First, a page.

15 July 2023
International Criminal Justice
This course aims to introduce students to the complex nature of international crimes, its perpetrators and the reaction of the international community. This Summer School on International Criminal Justice aims to create a better understanding of the complex nature of international crimes, their perpetrators and the reaction by the international community. By taking an interdisciplinary approach, students examine the juridical and empirical sides of these mass atrocities and by combining theory, interactive discussions and visits to the International Criminal Tribunals in The Hague, students will quickly develop a basic understanding of the most important issues concerning international criminal justice. Together with a group of expert lawyers and criminologists, you explore what 'doing justice' means in practice and identify and discuss the most pressing challenges. Naturally, in doing so you make the most of our location just 30 minutes away from the legal capital of the world, The Hague. Accompanied by experienced professionals, you will visit the most celebrated legal institutions of the world: the International Court of Justice (the Peace Palace), the International Criminal Court, the Kosovo Specialist Chambers, and the Special Tribunal for Lebanon (if the situation concerning the pandemic allows).
War crimes, crimes against humanity and genocide harm people, disrupt societies and endanger global peace and security. In recent decades the international community has expressed its clear desire to end such atrocities and to prosecute those responsible. But designing effective “real-world” response strategies and understanding the underlying human behaviour remain extremely challenging. Only a multidisciplinary approach has any hope of success.
This course is the first of its kind to take multidisciplinary approach to the challenges that emerge in the field of international criminal justice. It introduces you to the basics of international criminal law, critically assesses modes of investigation, reflects on why perpetrators commit atrocities and discusses the value of alternative responses like truth commissions and amnesties. Together with a group of expert lawyers and criminologists, you explore what “doing justice” means in practice and identify and discuss the most pressing challenges. Naturally, in so doing you make the most of our location just 30 minutes away from the legal capital of the world, The Hague. The course includes advocacy training by international legal counsel and various guest lectures by professionals from the International Criminal Court.
As host of the Centre for International Criminal Justice (CICJ), VU University Amsterdam is a leading player in research on international criminal law and the criminology of international crimes. The CICJ is an independent institute dedicated to interdisciplinary academic research and education, policy analysis and debate on international crimes and international and transitional justice, as well as conceptual and institutional responses to mass atrocities. Its staff specialize in a broad spectrum of relevant fields, including international law, criminal law, criminology, social psychology and methods of social sciences research, and it has an extensive network of associated practitioners at the institutions in The Hague.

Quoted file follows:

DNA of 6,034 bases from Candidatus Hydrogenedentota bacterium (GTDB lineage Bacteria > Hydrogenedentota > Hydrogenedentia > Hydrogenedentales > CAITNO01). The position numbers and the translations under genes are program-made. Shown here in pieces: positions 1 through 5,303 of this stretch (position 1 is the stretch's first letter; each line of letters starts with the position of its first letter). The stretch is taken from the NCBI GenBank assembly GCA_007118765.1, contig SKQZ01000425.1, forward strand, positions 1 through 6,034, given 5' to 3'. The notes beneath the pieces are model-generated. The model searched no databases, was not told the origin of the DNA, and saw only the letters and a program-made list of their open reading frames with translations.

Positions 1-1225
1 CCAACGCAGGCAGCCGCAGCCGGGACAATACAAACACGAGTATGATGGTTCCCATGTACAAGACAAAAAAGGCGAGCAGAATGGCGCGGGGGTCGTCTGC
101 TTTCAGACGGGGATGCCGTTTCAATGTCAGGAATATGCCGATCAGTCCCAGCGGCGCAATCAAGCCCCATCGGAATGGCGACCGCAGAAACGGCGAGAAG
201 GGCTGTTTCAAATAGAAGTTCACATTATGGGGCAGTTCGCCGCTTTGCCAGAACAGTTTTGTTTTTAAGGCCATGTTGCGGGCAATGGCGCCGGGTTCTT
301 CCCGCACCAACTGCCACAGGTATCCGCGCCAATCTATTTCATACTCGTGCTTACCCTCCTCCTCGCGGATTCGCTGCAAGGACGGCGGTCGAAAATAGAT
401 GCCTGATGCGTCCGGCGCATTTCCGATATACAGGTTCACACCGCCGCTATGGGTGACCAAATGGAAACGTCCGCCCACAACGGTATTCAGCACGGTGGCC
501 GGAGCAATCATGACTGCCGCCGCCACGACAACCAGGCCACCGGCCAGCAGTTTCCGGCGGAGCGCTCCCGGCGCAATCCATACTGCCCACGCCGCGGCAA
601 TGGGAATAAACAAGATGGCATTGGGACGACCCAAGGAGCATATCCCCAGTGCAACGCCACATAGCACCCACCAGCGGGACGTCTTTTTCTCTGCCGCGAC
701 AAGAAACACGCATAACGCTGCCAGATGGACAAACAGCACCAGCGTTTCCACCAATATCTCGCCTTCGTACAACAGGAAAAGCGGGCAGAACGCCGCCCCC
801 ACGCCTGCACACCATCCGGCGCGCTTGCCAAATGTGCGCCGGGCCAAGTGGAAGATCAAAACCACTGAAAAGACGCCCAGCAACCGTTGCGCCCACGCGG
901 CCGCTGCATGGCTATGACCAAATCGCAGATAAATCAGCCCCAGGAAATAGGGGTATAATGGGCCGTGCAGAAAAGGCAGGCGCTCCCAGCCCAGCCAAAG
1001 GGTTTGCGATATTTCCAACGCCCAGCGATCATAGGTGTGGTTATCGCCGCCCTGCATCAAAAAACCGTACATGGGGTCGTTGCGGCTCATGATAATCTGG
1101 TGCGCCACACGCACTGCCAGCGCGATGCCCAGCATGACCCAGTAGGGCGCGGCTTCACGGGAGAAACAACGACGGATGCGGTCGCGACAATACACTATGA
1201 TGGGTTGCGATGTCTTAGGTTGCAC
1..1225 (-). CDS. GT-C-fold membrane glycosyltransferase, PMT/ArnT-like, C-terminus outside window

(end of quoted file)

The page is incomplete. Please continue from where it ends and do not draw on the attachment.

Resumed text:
This course is suitable for any advanced bachelor student with an interest in learning about crimes committed in the context of armed conflict or authoritarian regimes. Especially students with a background in criminology, law, psychology, social sciences and conflict studies will benefit from this program, but given its introductory nature, it is not necessary to study in those fields.
By the end of this course, students will be able to:
- Summarise the central concepts of international criminal justice;
- Critically reflect on the development of international criminal justice;
- Critically reflect on empirical research methodologies;
- Analyse the shortcomings of international criminal justice;
- Formulate their opinion on different modes of transitional justice and their effects;
- Work in a small group to prepare for a presentation;
- Attractively present the findings of an explorative study.
45 contact hours
EUR 1050: Tuition fees two-week course
VU Students/PhD candidates and employees of VU Amsterdam* or an Aurora Network Partner €700
Students at Partner Universities of VU Amsterdam €950
Students and PhD candidates at non-partner universities of VU Amsterdam €1050
Early Bird offer
Applications received before 15 March (14 March CET 23:59) receive €50 Early Bird discount!
VU Amsterdam Summer School offers two kinds of scholarships: the Equal Access Scholarship and the Photographer Scholarship. More information can be found on the VU Amsterdam Summer School website.